There are really just two seasons of work in a broadleaved woodland – the dark half of year, when most of the tree work takes place, and the light half, when it stops. Ironically the woodland floor experiences these in reverse given that leaves will soon filter the sunlight; hawthorn is already bursting open, catkins are falling to the ground, and it will soon be time for us to stop any tree felling and switch to other work.
As I reflect back on our first Winter, I see the difference we have made to one small area. It already feels more natural and lighter in energy, though there is some way to go yet before it becomes ‘woodland’ rather than ‘plantation’.
We recently made a decision not to use chainsaws, even in the future, as we are loving to use hand saws and axes. To begin with that is all we had, but we have come to really appreciate what you can do by hand.
The benefits as I see them:
- Quiet. We can hear the birds singing as we work.
- Time. To think about what we are doing, connect with each tree, ensure that we are in harmony with the nature of the woodland and cutting appropriately.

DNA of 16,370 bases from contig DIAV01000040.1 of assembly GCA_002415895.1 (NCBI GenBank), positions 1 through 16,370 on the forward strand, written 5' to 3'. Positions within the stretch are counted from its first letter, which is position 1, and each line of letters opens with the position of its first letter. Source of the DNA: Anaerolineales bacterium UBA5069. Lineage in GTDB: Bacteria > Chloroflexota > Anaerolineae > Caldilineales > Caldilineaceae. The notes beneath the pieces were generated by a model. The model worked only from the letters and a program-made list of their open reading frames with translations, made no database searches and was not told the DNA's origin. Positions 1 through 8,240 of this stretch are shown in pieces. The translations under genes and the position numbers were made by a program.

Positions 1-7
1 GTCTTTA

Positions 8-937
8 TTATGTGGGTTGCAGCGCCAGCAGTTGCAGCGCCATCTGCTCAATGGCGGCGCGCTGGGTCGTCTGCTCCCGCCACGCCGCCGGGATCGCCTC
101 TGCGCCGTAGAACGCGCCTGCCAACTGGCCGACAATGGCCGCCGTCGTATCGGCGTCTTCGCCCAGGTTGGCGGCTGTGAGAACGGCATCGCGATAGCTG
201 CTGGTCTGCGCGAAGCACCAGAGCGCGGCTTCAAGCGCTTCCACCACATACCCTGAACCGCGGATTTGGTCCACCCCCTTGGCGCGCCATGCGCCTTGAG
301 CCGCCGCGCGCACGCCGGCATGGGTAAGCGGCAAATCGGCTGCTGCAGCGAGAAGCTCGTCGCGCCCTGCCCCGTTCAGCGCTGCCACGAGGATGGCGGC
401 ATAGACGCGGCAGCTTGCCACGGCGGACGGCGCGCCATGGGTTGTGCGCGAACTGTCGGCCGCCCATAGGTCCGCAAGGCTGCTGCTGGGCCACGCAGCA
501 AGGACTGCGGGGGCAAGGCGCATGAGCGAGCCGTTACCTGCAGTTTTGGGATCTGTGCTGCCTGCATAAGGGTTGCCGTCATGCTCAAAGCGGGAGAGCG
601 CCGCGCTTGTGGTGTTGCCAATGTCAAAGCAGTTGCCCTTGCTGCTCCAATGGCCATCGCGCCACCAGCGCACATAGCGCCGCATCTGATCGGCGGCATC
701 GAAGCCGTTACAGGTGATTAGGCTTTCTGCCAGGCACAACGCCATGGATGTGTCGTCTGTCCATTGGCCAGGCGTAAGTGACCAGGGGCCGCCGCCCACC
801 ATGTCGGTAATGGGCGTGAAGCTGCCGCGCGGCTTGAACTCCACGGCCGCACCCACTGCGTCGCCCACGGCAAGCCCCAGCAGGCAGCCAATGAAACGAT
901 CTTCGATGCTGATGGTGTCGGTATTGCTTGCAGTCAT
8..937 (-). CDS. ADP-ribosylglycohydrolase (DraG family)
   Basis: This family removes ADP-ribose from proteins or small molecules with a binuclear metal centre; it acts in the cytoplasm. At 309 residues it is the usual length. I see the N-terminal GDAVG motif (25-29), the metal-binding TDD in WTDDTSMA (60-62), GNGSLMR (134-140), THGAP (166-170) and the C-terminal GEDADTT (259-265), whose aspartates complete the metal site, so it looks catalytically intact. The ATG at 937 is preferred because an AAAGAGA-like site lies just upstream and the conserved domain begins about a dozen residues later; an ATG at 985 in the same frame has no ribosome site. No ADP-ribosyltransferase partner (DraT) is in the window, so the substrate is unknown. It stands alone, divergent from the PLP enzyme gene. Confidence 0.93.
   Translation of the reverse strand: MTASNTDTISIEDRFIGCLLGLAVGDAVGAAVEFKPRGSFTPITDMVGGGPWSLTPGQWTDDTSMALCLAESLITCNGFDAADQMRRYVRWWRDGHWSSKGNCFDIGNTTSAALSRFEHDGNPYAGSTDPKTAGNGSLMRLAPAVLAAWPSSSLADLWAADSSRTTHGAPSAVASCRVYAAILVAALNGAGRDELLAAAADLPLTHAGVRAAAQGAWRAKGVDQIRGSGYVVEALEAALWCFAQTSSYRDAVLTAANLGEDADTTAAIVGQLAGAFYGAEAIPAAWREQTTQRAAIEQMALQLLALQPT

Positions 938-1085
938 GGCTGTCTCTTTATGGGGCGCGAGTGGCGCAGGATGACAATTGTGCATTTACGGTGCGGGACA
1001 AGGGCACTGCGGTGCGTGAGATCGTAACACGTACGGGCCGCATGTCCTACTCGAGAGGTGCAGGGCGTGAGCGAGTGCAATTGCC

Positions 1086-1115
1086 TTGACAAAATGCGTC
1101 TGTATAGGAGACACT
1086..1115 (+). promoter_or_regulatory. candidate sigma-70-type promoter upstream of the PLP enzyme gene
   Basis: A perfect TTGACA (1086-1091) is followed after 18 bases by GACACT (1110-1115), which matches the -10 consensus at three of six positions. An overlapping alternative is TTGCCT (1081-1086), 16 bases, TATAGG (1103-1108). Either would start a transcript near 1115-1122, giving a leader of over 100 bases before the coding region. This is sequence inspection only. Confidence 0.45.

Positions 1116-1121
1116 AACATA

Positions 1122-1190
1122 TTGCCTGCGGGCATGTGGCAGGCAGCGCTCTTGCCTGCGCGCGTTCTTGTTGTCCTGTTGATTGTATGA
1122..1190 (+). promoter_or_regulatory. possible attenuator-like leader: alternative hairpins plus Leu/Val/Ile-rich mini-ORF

- Simplicity. My usual safety protection is a hat, which provides adequate protection for me against the odd twig. I do not need special trousers, goggles, ear defenders etc.
- Human powered, getting me fit rather than using polluting fuel. And if I am tired, I go slower rather than rush and risk a mistake.
- Reliable. A handsaw always starts first time. An axe won’t get stuck, and a tree felled by axe falls remarkably slowly and gently.
- Protection for the woodland against damage, as no heavy equipment is churning up the mud. I’m not sure it would even be an option to drive around the woodland in its current soggy state.
- Light weight to carry, given there is no parking at the woodland yet. (I don’t take all the possible tools each time I go – just the two or three I plan to use that day to suit the job.)
- I feel connected to my ancestors. Relatively recent ones lived in log cabins cut by axe and shaped by saw very similar to what we are using. Neolithic ancestors in this country used stone axes to cut down trees of a similar size to ours, up to about eight inches across.
Strangely I don’t think it takes a lot longer to fell and limb a small tree by hand compared to using a chainsaw, although chainsaw carving is very much quicker than using a chisel and mallet. There is one particular stump that I really want to do something interesting with… but then just using hand tools will force me to consider any design very carefully before I begin!